Most Recent Articles In PeopleMost Recent Articles In People
- Ann Moore's Next Act
- Men of the Week: The Oscars Edition
- Bernard Arnault Receives MoMA's David Rockefeller Award
You’re never too young for rebirth in Hollywood, a universal truth with which Stephen Dorff is by now well acquainted. At age 37, Dorff’s second (or third, or fourth) moment bloomed last week with the release of Sofia Coppola’s “Somewhere,” in which he stars as an ennui-stricken actor holed up in the Chateau Marmont.
“I like to say that Sofia Coppola made me cool again,” Dorff says in Los Angeles a few weeks before the film’s release. “She landed this butterfly, this gem of a movie, in my lap at a time when I really needed it more personally than professionally.”
Which isn’t to say that the actor hasn’t been grateful for the perks that come with being part of a buzzed-about film.
“I haven’t been shot by Mario Testino in like six years and now he’s shooting me for the cover of V Man and L’uomo Vogue,” Dorff says. “And Tom Ford has been really good to me for all of these events.”
Not that he was ever that far removed from the spotlight. A child actor from age 12, Dorff, whose father Steve is an Emmy-nominated composer, landed his first movie role in “The Power of One” at 18, and has built a diverse résumé that includes turns as Factory icon Candy Darling in “I Shot Andy Warhol,” the title character in John Waters’ “Cecil B. DeMented” and big-budget films like “Blade” and “Public Enemies.” Throw in a cameo in a Britney Spears video for good measure.
“Some people go, ‘Oh, [playing an actor in ‘Somewhere’] must be easy for him. He’s a bad-boy actor living at the Chateau…’ But it’s quite the opposite; it’s holding a movie together with nothing but pure emotion and facial expressions,” he says of Coppola’s minimal script. “You just don’t get that chance very often. You are either doing the sequel to a big movie or a teeny movie that not many people are going to see.”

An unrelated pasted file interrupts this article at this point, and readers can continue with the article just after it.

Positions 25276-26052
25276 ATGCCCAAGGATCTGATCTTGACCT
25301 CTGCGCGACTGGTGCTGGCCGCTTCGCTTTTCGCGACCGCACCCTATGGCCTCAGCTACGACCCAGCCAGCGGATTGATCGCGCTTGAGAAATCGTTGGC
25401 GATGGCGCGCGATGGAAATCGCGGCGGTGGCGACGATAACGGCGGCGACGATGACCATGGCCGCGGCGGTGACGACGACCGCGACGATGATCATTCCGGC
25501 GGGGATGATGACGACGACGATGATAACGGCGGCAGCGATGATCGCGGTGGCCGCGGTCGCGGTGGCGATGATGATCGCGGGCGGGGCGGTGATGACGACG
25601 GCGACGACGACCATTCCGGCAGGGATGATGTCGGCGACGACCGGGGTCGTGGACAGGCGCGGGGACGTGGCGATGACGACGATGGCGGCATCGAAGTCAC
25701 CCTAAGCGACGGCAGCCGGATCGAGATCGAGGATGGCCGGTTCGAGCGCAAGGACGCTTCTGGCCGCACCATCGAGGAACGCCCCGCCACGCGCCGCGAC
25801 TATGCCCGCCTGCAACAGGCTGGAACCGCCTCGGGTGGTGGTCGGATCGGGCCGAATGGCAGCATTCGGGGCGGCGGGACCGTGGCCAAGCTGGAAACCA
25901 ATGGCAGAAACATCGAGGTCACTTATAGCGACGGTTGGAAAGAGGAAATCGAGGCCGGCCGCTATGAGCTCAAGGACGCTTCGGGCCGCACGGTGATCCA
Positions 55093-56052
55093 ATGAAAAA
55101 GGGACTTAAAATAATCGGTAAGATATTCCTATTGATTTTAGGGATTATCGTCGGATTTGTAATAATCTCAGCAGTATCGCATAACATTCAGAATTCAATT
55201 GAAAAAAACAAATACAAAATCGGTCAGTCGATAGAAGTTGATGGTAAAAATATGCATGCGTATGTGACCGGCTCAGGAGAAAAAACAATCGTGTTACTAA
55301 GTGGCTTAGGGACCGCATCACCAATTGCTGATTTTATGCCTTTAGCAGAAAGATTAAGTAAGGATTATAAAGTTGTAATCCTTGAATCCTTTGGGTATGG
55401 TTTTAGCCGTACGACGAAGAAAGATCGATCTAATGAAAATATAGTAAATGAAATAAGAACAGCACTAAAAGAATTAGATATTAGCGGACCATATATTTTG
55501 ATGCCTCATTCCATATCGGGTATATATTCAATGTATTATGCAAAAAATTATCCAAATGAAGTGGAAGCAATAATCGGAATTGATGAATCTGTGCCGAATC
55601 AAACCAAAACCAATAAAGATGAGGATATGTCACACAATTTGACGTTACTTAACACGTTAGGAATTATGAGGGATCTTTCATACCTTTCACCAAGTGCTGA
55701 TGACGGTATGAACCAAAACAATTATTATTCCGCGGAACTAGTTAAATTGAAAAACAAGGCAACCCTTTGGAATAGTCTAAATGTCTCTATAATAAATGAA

That said, Dorff is certainly making the most of the renewed demand for his services. Larger audiences will see him next spring in the Adam Sandler-penned comedy “Born to Be a Star,” in which he plays a porn star named Dick Shadow.
“I’m really glad ‘Somewhere’ came out first,” he cracks.
And later in 2011 he will star in the $100 million Greek mythology action flick “Immortals” alongside Mickey Rourke, Kellan Lutz, John Hurt and Freida Pinto. Dorff said the experience of working with newbie Pinto was refreshing.
“I liked how un-actress-y she was,” he says.
Pinto marks the second “It” girl Dorff has shared screen time with in his recent work. In “Somewhere,” his character deals with the sudden arrival of his young daughter, played by Elle Fanning. Dorff says the role has opened him up to the idea of fatherhood.
“I’ve found a connection to these young people that I’ve never had in my life,” he says. “Maybe it means I’m supposed to be a dad. Hopefully that will happen sooner than later, but I’d like to do it right.”
And, in another reflective moment, he admits, “It’s a weird thing to grow up. Because I’ve been an outspoken, rebellious young guy for most of my life, I’ve been able in retrospect to realize I’m lucky that I never took it over the edge and there wasn’t a ‘True Hollywood Story’ on me.”